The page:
Windows Cluster Servers and Logical Disk Counters

Hello, this is Prabhakar Shettigar  and today I will be talking about an issue I worked recently involving Performance Monitor not properly showing the Logical Disk counters on a Cluster.  The issue was that upon selecting the cluster name in the Computer Name dialog in Perfmon, we were not able to view the Logical Disk counters.  We instead saw the instances listed as "Harddiskvolume#" instead of the drive letter.  Also, if the cluster was failed over, Perfmon would no longer monitor the logical disks.  For all intents and purposes it appeared as though Perfmon lost connectivity with the disks.  Obviously if you’re trying to get a baseline of your server performance or troubleshoot an issue, this is worrying behavior.

What was happening was that when the Perfmon Logs and Alerts service monitors a remote system, it has to connect to the Remote Registry service to collect Perfmon data.  If you use Perfmon to monitor the virtual node, the service will connect via RPC to the node that owns the virtual name and IP address.  When we fail over the resources, the connection to the Remote Registry service does not fail over since that service is not cluster-aware.  The RPC connection to the physical node remains – unless the node stops responding or the Remote Registry service is stopped.

While the connection is active, the disk counters will report the names of the underlying resources.  If the resource is failed over, the drive is dismounted and may be presented as something different to the OS by the disk drivers.  When this occurs, the disk counters just keep recording what is presented by the disk subsystem.  If the underlying resources fail back, then they are remounted with the common name and the counters start getting valid data again.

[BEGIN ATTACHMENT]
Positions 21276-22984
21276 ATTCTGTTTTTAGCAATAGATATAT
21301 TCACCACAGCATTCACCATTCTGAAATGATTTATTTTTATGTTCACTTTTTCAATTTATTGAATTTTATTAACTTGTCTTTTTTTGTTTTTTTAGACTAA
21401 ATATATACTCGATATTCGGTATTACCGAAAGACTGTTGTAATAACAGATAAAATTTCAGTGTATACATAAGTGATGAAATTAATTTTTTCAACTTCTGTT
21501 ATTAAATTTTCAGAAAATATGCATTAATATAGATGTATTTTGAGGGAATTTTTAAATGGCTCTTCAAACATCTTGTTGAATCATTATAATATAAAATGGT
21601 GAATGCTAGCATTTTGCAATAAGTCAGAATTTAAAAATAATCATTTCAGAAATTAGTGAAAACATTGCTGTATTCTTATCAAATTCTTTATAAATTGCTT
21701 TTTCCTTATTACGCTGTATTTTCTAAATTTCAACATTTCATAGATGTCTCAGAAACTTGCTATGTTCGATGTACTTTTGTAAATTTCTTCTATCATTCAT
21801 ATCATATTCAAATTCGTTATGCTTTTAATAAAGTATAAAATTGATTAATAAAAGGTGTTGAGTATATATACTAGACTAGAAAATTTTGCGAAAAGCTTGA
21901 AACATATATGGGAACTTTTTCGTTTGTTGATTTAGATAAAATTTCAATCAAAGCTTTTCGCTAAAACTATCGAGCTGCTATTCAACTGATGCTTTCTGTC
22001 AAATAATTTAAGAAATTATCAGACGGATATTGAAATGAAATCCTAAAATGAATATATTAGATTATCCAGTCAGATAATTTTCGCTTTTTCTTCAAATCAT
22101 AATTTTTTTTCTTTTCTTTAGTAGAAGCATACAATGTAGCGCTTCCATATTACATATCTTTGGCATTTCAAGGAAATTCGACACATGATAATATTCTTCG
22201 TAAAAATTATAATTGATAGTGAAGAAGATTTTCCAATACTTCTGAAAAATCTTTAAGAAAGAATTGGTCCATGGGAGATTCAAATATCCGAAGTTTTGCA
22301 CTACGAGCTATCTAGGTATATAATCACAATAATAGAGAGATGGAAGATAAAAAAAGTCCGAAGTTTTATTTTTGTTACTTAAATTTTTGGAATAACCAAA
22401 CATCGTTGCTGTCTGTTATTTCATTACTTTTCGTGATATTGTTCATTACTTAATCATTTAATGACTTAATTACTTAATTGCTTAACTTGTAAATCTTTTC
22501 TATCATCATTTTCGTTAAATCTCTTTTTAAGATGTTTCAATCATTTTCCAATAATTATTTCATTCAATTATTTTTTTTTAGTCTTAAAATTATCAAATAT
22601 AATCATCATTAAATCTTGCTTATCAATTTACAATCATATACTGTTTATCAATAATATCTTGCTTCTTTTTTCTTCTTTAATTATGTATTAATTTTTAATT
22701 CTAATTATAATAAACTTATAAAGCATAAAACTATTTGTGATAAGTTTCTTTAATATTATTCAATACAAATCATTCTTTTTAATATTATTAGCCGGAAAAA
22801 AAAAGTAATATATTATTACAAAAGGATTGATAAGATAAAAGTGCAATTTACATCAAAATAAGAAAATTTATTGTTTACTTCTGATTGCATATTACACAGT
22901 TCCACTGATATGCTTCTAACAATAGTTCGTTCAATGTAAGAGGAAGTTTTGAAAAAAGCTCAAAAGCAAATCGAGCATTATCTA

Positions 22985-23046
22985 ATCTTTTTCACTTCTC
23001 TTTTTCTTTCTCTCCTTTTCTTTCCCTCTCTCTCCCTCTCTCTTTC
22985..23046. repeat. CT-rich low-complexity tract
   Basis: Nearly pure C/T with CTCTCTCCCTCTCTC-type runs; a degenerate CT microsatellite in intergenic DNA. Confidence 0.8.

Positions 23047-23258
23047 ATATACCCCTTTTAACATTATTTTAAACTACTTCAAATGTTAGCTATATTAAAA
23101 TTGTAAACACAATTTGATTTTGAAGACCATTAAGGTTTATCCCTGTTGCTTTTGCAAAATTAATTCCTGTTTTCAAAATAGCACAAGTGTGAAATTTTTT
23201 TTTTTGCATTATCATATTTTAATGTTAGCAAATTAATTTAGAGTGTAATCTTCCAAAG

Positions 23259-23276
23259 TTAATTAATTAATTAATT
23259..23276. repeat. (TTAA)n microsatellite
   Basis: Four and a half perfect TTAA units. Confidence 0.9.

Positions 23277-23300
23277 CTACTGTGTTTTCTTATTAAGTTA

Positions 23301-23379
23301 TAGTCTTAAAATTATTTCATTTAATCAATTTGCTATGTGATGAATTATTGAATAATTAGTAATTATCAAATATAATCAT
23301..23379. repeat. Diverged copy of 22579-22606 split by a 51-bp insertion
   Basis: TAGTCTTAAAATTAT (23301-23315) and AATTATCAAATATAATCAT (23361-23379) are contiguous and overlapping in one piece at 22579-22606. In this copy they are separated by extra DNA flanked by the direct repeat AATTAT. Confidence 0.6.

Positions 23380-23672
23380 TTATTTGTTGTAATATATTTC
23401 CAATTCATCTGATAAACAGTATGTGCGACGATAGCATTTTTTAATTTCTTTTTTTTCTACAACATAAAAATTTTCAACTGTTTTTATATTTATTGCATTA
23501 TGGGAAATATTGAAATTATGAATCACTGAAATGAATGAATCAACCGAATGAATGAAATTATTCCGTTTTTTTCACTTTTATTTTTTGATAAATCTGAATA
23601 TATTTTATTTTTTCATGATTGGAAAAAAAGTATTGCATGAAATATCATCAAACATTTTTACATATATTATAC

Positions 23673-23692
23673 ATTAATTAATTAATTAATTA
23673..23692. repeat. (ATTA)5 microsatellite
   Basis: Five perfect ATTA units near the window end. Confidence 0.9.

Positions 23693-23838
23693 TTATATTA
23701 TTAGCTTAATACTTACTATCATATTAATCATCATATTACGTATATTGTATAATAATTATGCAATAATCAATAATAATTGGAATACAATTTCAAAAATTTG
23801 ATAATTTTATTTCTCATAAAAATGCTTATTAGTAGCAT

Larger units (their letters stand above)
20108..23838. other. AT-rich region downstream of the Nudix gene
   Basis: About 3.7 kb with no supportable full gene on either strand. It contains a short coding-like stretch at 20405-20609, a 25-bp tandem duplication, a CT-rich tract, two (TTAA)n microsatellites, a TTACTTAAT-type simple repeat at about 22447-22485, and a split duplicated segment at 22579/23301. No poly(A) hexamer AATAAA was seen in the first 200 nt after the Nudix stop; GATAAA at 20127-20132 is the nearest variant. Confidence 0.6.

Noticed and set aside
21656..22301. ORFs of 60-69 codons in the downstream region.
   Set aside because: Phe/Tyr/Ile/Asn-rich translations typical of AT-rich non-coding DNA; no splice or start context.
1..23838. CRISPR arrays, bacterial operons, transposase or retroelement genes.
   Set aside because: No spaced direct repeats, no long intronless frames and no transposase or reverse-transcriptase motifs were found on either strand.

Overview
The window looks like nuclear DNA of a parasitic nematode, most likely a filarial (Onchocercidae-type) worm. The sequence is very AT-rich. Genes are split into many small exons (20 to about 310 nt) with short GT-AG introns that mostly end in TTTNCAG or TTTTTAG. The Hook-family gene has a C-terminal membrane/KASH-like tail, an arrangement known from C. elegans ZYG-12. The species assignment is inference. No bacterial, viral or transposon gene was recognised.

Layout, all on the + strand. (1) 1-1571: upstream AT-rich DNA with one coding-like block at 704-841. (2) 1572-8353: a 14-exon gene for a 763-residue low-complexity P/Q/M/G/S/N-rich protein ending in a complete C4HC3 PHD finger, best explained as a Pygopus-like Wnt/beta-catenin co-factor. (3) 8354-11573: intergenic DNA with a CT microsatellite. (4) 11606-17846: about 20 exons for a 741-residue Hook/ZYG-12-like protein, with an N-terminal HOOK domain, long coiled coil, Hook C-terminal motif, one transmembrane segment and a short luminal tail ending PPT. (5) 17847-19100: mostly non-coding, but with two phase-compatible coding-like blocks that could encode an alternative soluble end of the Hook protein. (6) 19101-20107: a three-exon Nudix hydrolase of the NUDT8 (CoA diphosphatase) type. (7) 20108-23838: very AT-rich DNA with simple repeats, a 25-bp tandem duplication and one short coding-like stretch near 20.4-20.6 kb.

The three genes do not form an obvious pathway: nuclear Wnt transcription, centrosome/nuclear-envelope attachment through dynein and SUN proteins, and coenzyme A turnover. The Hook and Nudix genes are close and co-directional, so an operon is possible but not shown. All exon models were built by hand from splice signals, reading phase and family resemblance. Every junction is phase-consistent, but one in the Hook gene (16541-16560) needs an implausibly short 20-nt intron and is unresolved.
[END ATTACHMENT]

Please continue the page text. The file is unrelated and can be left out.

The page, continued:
For the above reasons, we recommend that Perfmon not be used to monitor the virtual node, but instead the physical nodes.  Other monitoring tools may be designed to be Cluster aware and know how to handle this behavior, but Perfmon is not.  To do this, the software must be able to communicate with the Cluster and determine the active node and compensate for any performance counter instance differences also.  Microsoft Operations Manager (MOM) for instance has a Windows Server Cluster Management Pack available.

One other thing of note is that in a few cases monitoring the Logical Disk counters does not work properly even when using the physical node name.  In this situation the cause may be due to a known timing issue with the Mount Manager.  The resolution to this is to install the latest hotfix for MountMgr.sys, in this case from KB article 940307.

That’s all for today – a short post, but hopefully one that is useful for administrators who need to gather Performance data from Clustered servers.

– Prabhakar Shettigar

Share this post :